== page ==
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The Vinum Il Rosso: Montepulciano

20 Mar

The Vinum: Il Rosso Montepulciano D’Abruzzo DOC, Ortona, Italy. 13% ABV, $25/bottle by Topochines.com

 

Translucent garnet in color. A floral, violet-driven nose with bright red fruit, dried leaves, and an essence of green cuttings.  On the palate: delightful cherry and young raspberry on the fruit profile, together with an excellent acidity and chewy tannins; rounded out with notes of earth, clove, cumin, cinnamon, oak, and slate. Unlike many Montepulcianos I have tasted, this one is in great shape to drink young but has enough acidity and fruit to age for a decade or two, when this wine would go from really good to possibly stunning- if you can bear to keep it that long. Made from 100% Nero grapes, this is a wine to please your wine-loving friends and make their mouths water.

I paired this wine with a pot roast and was thrilled at the result, a very complementary set of flavors for the roast and the winter vegetables. But unlike most wines, I couldn’t stop pouring myself  another one-0unce taste over and over again, as my nose went back again for the violet aromas that filled the top of my palate, even as I enjoyed the wine with meringues for dessert instead of coffee or tea. This is a wine that won’t allow me to taste it over a week with at least three proteins, because it isn’t going to last that long. Hello, time to order a case?

This wine has made me more interested in the Nero grape (since it was a new expression of the grape to me), as well as the wine importer/retailer/wholesaler  Topochines Vino, whose selections are intriguing, reasonably priced, and made me raise an eyebrow and want to order several bottles as soon as I began to browse their online store. A clear win, and worth checking out.

 

 

à votre santé!

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Moscato d’Asti: The Sweetest Pairing

15 Sep

Why don’t we drink moscato d’asti all summer long? It’s a good question. We should!

On a brutally hot day, sometimes the best thing you can do is pop open a bottle of Moscato d’Asti. The gentle effervescence and delicate fruit provides a lovely respite from the hot sun. In the past I mistakenly  viewed moscato d’asti as a dessert wine, but a recent Master Class tasting clearly demonstrated to me where the strength lies with these delightful, low alcohol, and inexpensive wines.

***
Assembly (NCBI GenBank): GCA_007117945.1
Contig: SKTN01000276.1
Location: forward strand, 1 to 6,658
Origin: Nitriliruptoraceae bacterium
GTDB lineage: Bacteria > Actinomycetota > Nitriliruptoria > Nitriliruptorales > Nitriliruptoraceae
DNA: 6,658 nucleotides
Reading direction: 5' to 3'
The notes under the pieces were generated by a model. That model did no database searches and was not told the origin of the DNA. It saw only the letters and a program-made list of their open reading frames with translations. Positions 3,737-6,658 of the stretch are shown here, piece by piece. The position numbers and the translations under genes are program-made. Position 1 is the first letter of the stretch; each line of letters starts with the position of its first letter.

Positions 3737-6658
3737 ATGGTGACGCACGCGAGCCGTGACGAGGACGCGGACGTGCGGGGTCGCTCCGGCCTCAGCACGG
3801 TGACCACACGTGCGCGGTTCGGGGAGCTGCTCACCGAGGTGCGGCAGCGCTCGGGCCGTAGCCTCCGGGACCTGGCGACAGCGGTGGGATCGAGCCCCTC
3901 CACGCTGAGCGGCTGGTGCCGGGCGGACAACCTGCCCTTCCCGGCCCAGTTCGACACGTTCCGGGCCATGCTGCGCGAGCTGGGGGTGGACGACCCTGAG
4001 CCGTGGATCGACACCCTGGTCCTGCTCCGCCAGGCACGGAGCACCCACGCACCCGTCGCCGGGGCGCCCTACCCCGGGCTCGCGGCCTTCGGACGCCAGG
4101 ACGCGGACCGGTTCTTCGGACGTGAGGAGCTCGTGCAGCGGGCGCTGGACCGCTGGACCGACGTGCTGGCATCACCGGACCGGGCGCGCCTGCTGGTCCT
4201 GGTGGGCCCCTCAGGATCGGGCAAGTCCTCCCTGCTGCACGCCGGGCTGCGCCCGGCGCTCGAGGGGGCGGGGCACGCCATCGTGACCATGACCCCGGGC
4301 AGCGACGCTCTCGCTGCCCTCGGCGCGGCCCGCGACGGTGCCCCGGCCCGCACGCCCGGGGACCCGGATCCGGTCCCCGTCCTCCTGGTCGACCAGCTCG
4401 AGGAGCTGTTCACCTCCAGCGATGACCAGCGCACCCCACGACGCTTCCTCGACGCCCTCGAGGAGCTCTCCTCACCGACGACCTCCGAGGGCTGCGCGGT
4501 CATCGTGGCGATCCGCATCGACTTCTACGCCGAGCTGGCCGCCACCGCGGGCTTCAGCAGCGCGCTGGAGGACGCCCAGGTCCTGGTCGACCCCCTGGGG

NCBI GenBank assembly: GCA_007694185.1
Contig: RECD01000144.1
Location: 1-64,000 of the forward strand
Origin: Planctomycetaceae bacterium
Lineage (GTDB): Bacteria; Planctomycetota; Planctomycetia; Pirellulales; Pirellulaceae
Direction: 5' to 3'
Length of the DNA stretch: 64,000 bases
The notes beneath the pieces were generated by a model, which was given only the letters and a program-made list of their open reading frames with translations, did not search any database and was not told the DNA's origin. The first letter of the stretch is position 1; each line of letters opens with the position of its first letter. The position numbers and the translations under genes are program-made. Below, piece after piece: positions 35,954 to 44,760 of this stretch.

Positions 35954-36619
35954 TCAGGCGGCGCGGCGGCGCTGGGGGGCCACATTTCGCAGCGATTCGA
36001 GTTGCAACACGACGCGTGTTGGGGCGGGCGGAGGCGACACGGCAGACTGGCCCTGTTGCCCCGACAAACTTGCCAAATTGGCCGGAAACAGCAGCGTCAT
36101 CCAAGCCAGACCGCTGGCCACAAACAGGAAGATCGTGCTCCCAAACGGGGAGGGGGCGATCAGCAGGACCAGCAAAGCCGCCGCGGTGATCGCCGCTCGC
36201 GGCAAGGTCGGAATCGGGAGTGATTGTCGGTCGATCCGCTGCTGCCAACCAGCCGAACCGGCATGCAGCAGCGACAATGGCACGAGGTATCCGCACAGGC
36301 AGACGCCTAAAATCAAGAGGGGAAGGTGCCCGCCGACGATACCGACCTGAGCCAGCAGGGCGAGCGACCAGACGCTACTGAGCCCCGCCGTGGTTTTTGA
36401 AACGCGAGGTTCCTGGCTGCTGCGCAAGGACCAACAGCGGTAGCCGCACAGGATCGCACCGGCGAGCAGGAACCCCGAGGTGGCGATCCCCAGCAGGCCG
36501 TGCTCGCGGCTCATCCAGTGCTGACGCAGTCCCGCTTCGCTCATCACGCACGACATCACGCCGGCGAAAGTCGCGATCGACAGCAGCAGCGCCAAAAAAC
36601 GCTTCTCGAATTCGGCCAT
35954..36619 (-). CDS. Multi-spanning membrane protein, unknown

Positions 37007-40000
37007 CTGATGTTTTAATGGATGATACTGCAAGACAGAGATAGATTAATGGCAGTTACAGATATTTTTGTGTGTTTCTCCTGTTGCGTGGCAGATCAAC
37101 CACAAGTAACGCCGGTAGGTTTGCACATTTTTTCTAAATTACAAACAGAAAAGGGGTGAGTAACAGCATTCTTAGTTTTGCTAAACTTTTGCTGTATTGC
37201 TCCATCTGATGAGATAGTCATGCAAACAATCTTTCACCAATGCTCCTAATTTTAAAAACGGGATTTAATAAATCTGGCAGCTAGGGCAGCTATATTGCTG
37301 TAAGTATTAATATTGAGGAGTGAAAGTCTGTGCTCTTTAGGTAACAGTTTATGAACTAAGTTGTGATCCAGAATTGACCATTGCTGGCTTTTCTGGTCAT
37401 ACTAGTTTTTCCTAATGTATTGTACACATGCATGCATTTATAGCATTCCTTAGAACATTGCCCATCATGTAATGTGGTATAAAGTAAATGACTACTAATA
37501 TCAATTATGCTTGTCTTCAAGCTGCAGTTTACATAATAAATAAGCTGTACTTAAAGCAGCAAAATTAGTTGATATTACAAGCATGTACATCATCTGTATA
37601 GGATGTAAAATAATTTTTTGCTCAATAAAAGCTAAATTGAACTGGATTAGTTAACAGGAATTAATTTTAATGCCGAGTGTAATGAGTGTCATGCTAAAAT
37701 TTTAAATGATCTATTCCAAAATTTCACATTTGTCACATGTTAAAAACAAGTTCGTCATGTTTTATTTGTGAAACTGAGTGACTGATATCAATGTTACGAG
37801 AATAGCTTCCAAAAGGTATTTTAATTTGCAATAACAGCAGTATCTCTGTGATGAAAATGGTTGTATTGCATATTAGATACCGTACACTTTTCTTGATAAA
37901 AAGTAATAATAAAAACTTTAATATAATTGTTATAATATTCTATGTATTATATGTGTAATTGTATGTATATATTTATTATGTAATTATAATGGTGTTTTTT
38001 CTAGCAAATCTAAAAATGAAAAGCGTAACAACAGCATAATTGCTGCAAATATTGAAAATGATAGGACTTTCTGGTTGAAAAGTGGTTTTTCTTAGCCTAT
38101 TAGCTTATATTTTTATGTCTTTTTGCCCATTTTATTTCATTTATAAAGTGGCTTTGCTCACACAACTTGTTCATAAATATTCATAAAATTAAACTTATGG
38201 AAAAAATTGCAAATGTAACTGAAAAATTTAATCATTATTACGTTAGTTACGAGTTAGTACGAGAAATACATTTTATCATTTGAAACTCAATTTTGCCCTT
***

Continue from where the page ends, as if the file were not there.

Here’s the thing about moscato d’asti  it offers light acidity, low alcohol, and crisp, clean ripe fruit flavors with floral and herbal aromas. Because fermentation is halted early, sugars that would normally convert into alcohol are left behind in the juice (literally). So the wine is a touch sweeter than a dry riesling, for example, but also has the benefit of being bubbly, another natural occurrence from the fermentation in closed steel tanks.

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I have to admit, I made a mistake in seeing Moscato d’Asti as a dessert wine. At this tasting, I noticed the best pairing came from the wine’s natural complement to savory flavors of cheese, quiche, bread, and mortadella. It left the mouth fresh, lively, renewed. When paired with petit fours, the experience was simply too much sugar at once. But against a savory bite? Perfection! And on a hot day, these wines were refreshing and delightful on the palate, a good way to escape the midday sun.

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Gorgeous setting, but a sweet bite was not the finest pairing for Moscato d’Asti. I preferred savory!

 

 

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A lovely lineup of six Moscato D’Asti wines, all quality, well-made wines from 2015, under $20.

Tasting Notes:

Saracco Moscato D’Asti DOP 2015: ABV 5.5%,  WS Average $15. 

Color is very pale with hints of straw. The nose shows apricot, white pear, and orange peel. On the palate a medium effervescence is met by tangerine and ripe peach.  Sugars are direct and upfront.

 

La Caudrina Moscato D’Asti DOCG 2015: ABV 5.5%,  WS Average $15. 

Color is pale straw, nose is decidedly floral with a hint of herbs. On the palate, crisp pear, honeysuckle,  and orange peel are evident. Sugars are back palate.

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Vignaioli Di Santo Stefano- Ceretto Moscato D’Asti DOCG 2015: ABV 5,5%, WS Average $17.

Medium straw/goldenrod in color. The nose is subtle with herbs & fruit. Sage, lavender, and white peach. On the palate, light effervescence, dried apricot, golden delicious apple. Sugars are in the mid & side palates. Impressive balance.

 

Coppo SRL Moncalvina Moscato D’Asti DOCG 2015: ABV 4.65%, WS Average $15.

Color is pale straw with a green tinge, the nose is sweet with wildflowers, peach and apricot. In the mouth, baked peach, ripe apple and orange blossoms up front. Sugars are direct and forward in the mouth. This wine fits right into middle, as the median of the six wines tasted.